“At present, we don’t know the details of the data. If only 10 percent of the cellphone accounts were closed because the users died because of the CCP virus, the death toll would be 2 million,” Tang said.

On March 25, a high official within MIIT, Han Xia, addressed the data point at a daily press conference.

He claimed that the drop in cell phone accounts was partly due to businesses shutting down in February to comply with quarantine policies. These businesses closed their spare phone accounts when their operations were halted, he said.

In addition, because telecom companies also closed down their physical stores during country-wide lockdowns, people were not able to open new accounts, Han said.

The reported death toll in China doesn’t line up with what can otherwise be determined about the situation there.

A comparison with the situation in Italy also suggests the Chinese death toll is significantly under-reported. Italy adopted similar measures to those used by the Chinese regime. The CCP virus death toll in Italy of 4,825 translates to a death rate of 9 percent. In China, where a much larger population was exposed to the virus, the reported death toll of 3,265 translated to a death rate of only 4 percent, less than half that reported in Italy.

Activities in the outbreak epicenter of Hubei Province seem to contradict the reported death toll in China. The seven funeral homes in the city of Wuhan were reported to be burning bodies 24 hours a day, seven days a week in late January. Hubei Province has used 40 mobile cremators, each capable of burning five tons of medical waste and bodies a day, since Feb. 16.

Lacking data, the real death toll in China is a mystery. The cancellation of 21 million cellphones provides a data point that suggests the real number may be far higher than the official number.

The Epoch Times refers to the novel coronavirus, which causes the disease COVID-19, as the CCP virus because the Chinese Communist Party’s coverup and mismanagement allowed the virus to spread throughout China and create a global pandemic.

Silenced: Stories of Wuhan Citizens Suppressed for Speaking the Truth About the Covid-19


Chinese students and their supporters hold a memorial for Dr Li Wenliang, who was the whistleblower of the CCP Virus that originated in Wuhan, China and caused the doctors death in that city, outside the UCLA campus in Westwood, California, on Feb. 15, 2020. (Mark Ralston/AFP via Getty Images)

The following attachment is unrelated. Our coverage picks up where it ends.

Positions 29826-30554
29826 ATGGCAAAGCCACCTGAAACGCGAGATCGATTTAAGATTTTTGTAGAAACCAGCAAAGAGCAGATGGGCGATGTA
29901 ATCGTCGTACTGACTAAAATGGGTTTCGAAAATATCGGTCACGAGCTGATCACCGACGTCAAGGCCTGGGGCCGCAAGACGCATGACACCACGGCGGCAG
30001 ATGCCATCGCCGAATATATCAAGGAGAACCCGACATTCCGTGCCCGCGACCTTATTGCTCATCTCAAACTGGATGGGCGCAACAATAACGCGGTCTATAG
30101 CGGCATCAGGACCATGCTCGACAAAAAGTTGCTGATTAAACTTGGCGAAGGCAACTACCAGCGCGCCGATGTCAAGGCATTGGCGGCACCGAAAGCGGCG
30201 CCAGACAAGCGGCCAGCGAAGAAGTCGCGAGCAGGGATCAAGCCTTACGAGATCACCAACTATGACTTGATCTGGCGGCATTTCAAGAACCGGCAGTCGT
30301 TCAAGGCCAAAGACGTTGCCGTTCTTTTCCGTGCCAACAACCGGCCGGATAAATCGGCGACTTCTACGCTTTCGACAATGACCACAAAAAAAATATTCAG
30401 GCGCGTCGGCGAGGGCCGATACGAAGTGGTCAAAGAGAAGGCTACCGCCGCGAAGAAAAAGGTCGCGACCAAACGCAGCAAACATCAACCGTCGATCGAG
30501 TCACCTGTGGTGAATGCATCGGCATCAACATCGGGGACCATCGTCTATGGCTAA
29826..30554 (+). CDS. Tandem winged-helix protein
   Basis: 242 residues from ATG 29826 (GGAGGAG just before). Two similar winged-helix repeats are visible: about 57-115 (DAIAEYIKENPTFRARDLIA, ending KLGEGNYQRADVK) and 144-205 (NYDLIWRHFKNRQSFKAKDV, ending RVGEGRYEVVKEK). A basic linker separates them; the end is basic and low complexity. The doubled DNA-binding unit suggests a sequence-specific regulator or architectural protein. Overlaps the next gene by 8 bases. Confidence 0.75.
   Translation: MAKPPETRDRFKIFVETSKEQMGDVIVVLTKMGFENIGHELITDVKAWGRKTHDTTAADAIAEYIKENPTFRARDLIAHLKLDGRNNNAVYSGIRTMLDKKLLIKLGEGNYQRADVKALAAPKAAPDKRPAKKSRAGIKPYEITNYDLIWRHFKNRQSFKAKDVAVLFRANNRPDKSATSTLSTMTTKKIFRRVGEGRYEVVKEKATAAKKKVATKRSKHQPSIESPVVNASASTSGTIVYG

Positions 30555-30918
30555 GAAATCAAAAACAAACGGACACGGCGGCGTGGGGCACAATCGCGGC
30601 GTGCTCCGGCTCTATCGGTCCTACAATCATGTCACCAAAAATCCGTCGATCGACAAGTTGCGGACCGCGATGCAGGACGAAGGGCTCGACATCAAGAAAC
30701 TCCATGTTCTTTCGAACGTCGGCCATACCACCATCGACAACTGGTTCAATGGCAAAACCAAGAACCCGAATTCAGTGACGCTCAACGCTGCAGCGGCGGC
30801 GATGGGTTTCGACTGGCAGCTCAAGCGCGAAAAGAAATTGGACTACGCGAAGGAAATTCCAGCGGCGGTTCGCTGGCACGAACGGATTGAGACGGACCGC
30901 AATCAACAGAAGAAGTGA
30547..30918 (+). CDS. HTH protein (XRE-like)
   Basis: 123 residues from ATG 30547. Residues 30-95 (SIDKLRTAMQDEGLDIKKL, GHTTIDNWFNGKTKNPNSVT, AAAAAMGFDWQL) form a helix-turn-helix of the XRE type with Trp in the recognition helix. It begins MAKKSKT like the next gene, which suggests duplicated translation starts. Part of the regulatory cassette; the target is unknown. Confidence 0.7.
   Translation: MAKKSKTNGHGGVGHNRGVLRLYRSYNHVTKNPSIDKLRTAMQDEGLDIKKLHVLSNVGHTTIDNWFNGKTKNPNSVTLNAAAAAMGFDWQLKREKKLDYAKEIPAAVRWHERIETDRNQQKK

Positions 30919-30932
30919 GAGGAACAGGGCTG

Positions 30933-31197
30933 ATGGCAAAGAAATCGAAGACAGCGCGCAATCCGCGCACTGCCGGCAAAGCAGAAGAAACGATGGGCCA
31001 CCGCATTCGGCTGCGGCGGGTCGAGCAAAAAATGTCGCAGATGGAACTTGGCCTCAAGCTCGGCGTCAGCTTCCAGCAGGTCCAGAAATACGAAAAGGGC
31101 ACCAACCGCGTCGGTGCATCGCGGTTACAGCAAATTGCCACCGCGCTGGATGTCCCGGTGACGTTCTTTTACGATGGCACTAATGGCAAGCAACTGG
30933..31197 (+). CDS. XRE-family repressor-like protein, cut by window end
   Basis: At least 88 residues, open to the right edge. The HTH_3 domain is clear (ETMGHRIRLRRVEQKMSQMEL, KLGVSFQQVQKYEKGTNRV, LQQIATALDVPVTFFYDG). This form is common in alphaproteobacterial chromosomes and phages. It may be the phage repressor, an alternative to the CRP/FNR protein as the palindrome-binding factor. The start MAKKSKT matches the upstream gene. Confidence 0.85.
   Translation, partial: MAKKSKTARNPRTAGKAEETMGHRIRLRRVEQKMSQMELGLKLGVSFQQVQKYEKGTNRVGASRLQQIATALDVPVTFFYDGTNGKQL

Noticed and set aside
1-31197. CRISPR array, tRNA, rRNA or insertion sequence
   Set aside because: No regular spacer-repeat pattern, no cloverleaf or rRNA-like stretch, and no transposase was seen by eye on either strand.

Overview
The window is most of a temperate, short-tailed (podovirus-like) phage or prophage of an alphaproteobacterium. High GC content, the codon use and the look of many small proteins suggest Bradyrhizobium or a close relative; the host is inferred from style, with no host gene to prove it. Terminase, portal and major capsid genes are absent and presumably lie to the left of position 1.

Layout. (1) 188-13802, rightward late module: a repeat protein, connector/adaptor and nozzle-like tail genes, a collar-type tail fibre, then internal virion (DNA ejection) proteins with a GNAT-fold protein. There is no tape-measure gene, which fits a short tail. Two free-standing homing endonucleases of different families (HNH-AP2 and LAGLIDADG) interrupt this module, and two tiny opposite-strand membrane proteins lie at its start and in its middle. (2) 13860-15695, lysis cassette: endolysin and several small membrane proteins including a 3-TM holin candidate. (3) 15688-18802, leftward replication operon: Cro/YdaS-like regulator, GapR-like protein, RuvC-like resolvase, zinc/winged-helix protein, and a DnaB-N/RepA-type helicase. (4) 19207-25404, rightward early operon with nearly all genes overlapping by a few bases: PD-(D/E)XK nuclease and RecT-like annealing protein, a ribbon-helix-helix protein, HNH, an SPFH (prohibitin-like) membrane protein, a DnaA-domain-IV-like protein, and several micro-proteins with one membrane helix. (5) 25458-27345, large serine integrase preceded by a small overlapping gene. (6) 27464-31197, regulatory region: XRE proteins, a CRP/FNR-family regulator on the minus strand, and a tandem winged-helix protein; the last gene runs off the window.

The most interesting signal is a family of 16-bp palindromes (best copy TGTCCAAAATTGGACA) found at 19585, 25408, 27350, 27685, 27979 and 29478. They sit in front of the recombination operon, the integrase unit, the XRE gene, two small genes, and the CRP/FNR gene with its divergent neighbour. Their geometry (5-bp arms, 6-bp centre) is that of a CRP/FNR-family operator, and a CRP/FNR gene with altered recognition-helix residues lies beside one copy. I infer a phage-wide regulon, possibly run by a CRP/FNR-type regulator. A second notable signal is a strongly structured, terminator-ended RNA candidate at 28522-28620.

Chinese students and their supporters hold a memorial for Dr Li Wenliang, who was the whistleblower of the CCP Virus that originated in Wuhan, China and caused the doctors death in that city, outside the UCLA campus in Westwood, California, on Feb. 15, 2020. (Mark Ralston/AFP via Getty Images) cover-up

The Epoch Times

By Cathy He and Eva Fu March 28, 2020 Updated: April 1, 2020

Since last December, the Chinese regime has muzzled citizens who have sought to reveal the true situation of the CCP Virus outbreak that originated in the central Chinese city of Wuhan.

Those suppressed have included whistleblower doctors, citizen journalists, scholars, and business people.

Below are some of their stories.

The Epoch Times refers to the novel coronavirus, which causes the disease COVID-19, as the CCP virus because the Chinese Communist Party’s coverup and mismanagement allowed the virus to spread throughout China and create a global pandemic. 

Doctor Li Wenliang, Coronavirus Outbreak
Li Wenliang. (Courtesy of Li Wenliang)

Whistleblower Doctors

Li Wenliang

Li Wenliang, a 34-year-old ophthalmologist at the Wuhan Central Hospital, was among the first people to publicize information about the outbreak in Wuhan. 

“Seven ‘SARS-like’ cases from the Huanan seafood market have been confirmed,” he wrote on Chinese social media app WeChat, in a chat group with hundreds of his former medical school classmates. He attached a screenshot of a diagnosis report.  

That was Dec. 30, 2019, a day before Wuhan health officials acknowledged that there was a mysterious viral pneumonia outbreak.

Despite Li’s reminder to not “spread it externally,” screenshots of the conversation showing his full name quickly proliferated on the internet. On Jan. 3, police reprimanded him along with seven other medical professionals for spreading “rumors” online. 

The police statement said he had violated the law. 

“The public security department hopes you can proactively cooperate with our work, listen to the urging of the police, and stop illegal activities from now. Can you achieve that?” He wrote “yes.”   

“Don’t go against the authorities, don’t wear masks, don’t make careless remarks,” hospital colleague Zhao Chen recalled a department director as saying, after Li was summoned by police. Zhao told state media in a since-deleted interview that the hospital originally planned to fire Li.

Days later, Li contracted the virus while operating on an asymptomatic patient for glaucoma. He died on Feb. 7, leaving behind a pregnant wife and a young son. Shaken by his death, Chinese netizens held vigils in mourning and began a wider call for free speech. 

At least 200 health workers at Li’s hospital have contracted the virus. Three of Li’s colleagues have died.